Allowing a government-sponsored “public option” health care plan on the individual insurance market could push up the price of private plans while not substantially decreasing the number of uninsured people, a new study finds.
The analysis by the RAND Corporation found premiums for public plans could be 10 percent to 27 percent lower than private insurance plans because of lower provider payment rates in the public option.
The researchers estimate 13.9 million people in the individual market would switch to the public option and 4.1 million would stay with the private plans on the exchange. That would raise prices on the exchange plans, the study states.
“A relatively smaller pool of sicker and more expensive people would remain enrolled on private plans because of assumptions that higher spenders would have lower preferences for public plans because of real or perceived access barriers to lower payments to providers,” the study states.
Not Much Improvement Found
The researchers modeled four scenarios for adding a public option nationwide and assumed varying rates of payments to providers and whether the public option plan would be offered on the Obamacare exchanges. Under three of the scenarios, the number of uninsured people would fall by 3 to 8 percent, and the number of uninsured would decline marginally under the fourth scenario.
Tax credits for lower-income individuals who switch to a public option would probably be reduced because the premiums would be lower, the study states.
The study, “Public Options for Individual Health Insurance: Assessing the Effects of Four Public Option Alternatives,” was released on May 28.
Says It’s Not Competition
Policymakers should reject claims that a public option system will bring more competition to the marketplace, says Robert Moffit, a senior fellow at The Heritage Foundation.
“The government health plan is superficially attractive, like the proverbial wolf in sheep’s clothing, because the government will set artificially low premiums for its health plan and force, either directly or indirectly, doctors, nurses, and other medical professionals to accept artificially low payments for the medical services,” said Moffit.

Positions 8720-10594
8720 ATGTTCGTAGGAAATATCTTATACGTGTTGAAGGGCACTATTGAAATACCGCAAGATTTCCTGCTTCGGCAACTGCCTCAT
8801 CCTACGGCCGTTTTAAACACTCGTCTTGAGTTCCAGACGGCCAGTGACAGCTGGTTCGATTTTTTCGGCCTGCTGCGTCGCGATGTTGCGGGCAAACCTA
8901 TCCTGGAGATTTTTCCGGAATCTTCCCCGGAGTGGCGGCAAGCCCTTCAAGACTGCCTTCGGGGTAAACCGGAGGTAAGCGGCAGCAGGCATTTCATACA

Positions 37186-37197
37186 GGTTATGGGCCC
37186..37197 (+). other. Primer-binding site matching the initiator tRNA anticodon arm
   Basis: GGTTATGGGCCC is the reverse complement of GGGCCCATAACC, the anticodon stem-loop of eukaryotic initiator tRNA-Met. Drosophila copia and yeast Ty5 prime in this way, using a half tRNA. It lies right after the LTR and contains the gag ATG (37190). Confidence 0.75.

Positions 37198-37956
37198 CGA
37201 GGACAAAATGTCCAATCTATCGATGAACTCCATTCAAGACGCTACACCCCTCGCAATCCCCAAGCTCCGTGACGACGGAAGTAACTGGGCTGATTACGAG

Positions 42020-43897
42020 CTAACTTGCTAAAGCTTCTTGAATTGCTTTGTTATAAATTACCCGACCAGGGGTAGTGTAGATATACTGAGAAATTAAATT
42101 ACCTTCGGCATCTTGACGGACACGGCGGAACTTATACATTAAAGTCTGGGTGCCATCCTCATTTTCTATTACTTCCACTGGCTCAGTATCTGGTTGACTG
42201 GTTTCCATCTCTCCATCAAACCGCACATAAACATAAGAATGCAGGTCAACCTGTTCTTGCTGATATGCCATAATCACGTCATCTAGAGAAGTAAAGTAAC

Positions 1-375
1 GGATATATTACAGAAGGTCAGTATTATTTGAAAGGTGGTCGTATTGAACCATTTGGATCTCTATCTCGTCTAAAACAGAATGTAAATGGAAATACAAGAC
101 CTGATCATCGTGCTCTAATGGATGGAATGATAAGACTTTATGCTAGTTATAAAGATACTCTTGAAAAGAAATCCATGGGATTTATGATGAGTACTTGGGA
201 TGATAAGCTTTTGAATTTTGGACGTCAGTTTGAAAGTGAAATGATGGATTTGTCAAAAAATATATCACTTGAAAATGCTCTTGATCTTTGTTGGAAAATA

At first, public option plans will have government-imposed advantages to make them more attractive to a broader swath of consumers, but that will create big problems, says Moffitt.
“It will encourage employers to dump workers and their families out of their existing coverage, as well as drive other private health plans out of the market,” said Moffit.
If the public option plans run into financial trouble, the federal government will force taxpayers to pony up more money for subsidies because the system will be “too big to fail.”
“With the market heavily concentrated, it is only a matter of time for the program to evolve into the single payer system—the intention all along,” said Moffit.
Doubts It Would Happen
The assumptions in the Rand report are unrealistic, says Charles Silver, a professor at the University of Texas School of Law, adjunct scholar at the Cato Institute, and coauthor of Overcharged: Why Americans Pay Too Much for Health Care.
“The result rests entirely on the belief that payments to providers will be cut significantly when a public option is created,” said Silver. “There is no historical precedent for the federal government reducing payments to providers,” said Silver. “Payments always increase. See the history of the Sustained Growth Rate formula discussed in my book.”
Silver says there is no reason to believe a public option will succeed in drawing a large number of enrollees by underpricing other forms of insurance.
“The likely result of a public option will be the use of general taxpayer dollars to subsidize premiums,” said Silver. “This is what happens in existing programs like Medicare. People pay in far less money than they receive in benefits, and the difference is covered by taxpayer dollars.”
Bonner R. Cohen, Ph.D., (email@example.com) is a senior fellow at the National Center for Public Policy Research.